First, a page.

Published: 01/07/2004, Volume II3, No. 5912 Page 12
Mental health services are undergoing massive improvements, with new community-based treatments alleviating the need for service users to spend more time than is necessary in an inpatient setting.
That is the official line. But while mental health managers and chief executives warmly welcome recent initiatives, reality does not paint such a rosy picture. Although the number of early intervention and crisis resolution teams is steadily increasing towards the end-of-year targets - and assertive outreach team targets were met some time ago - managers are worried about uneven levels of service provision.
'We are establishing teams in the city areas but out in the country It is a different story, ' reports one Midlands mental health trust chief executive. 'There are not sufficient funds to put services in place across the whole area. Our commissioning primary care trusts are under considerable pressure to cut funding and new services are not appearing across the whole economy. Enough acute beds and specialist services alike are not being provided in different areas across our patch. It is a postcode lottery.'
With underfunding a historical reality for many mental health trusts, modern day service provision means incorporating cuts in services to help balance the books.
As monies for new teams are badged and cannot be spent on anything else, not having enough cash increases the pressures elsewhere in the service, as the Eastern region locality director puts it. He explains that as new teams are expected to reduce the need for in-patient provision, wards are closed or have their bed numbers reduced. Often the cash saved will help pay for new teams. But the ward closures can have a knock-on effect elsewhere.
One South East primary care trust mental health commissioner asks: 'How are we to get appropriate and adequate services across the county with no new money and a trust already in deficit?'
Managers feel they are being punished for the mistakes of the past, for inadequate budget arrangements and commissioning deals that are hangovers of long-gone health authorities.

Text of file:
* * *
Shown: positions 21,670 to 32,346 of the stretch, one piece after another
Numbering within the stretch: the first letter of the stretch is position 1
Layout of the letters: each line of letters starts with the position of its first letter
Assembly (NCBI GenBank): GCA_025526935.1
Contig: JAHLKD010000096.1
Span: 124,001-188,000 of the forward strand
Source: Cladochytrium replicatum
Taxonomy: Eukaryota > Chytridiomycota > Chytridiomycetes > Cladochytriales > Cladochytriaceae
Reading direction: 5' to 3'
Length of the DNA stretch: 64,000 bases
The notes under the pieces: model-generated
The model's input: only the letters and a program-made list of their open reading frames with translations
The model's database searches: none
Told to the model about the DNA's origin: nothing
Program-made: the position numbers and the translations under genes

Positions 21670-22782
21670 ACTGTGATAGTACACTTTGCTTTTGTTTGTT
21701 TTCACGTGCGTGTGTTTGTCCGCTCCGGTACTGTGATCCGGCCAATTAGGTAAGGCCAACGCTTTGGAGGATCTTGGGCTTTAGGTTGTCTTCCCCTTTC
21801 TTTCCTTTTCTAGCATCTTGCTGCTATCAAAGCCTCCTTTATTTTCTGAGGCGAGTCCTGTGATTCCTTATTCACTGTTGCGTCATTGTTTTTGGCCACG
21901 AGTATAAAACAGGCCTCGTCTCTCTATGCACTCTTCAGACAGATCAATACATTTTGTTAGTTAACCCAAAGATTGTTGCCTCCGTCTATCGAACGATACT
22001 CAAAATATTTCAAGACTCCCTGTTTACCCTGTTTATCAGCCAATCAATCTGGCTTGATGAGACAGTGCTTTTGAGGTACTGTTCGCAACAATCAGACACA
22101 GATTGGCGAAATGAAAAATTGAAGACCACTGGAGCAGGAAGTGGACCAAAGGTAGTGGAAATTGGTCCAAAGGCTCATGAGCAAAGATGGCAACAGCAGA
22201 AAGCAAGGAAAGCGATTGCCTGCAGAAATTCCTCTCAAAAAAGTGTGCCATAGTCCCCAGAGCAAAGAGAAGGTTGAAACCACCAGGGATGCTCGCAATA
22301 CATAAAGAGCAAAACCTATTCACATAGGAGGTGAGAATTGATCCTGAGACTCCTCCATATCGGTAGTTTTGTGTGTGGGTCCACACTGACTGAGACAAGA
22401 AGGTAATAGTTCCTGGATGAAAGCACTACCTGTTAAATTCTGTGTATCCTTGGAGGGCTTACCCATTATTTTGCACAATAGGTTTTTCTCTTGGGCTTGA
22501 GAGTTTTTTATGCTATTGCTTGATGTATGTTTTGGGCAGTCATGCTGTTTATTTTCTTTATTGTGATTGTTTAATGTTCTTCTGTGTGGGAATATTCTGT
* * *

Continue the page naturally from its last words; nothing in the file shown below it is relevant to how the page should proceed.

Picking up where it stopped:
Meanwhile, the headline targets such as those for crisis and early intervention teams must be met by the end of the year.
If no new money is available, staff must be found from somewhere, which means poaching from other community teams and inpatient wards, exacerbating recruitment problems. It is understandable that people move on, says one London director - new teams are sexy and attractive to those jaded by working in an underfunded team.
'Lower-grade nurses are the life-blood of inpatient settings but if they are good they want to move on. We do not have the money to have all upper grades staffing wards so we need lots of new people entering the system.'
Mental health has long been considered one of the most embattled parts of the heath service and these managers' experiences do not suggest that the situation is improving markedly. But what they are not prepared to tolerate is failings in patient care.
A particularly disturbing final word comes from a director who has worrying concerns about what increasing cuts could mean for patient and public safety.
'We are under huge pressure to discharge early and to bring back patients from private care, as it is too expensive. Clinicians are taking more risks than I believe they should. We are trying to manage people in the community who are high risk; both of suicide, and to the public, ' he says.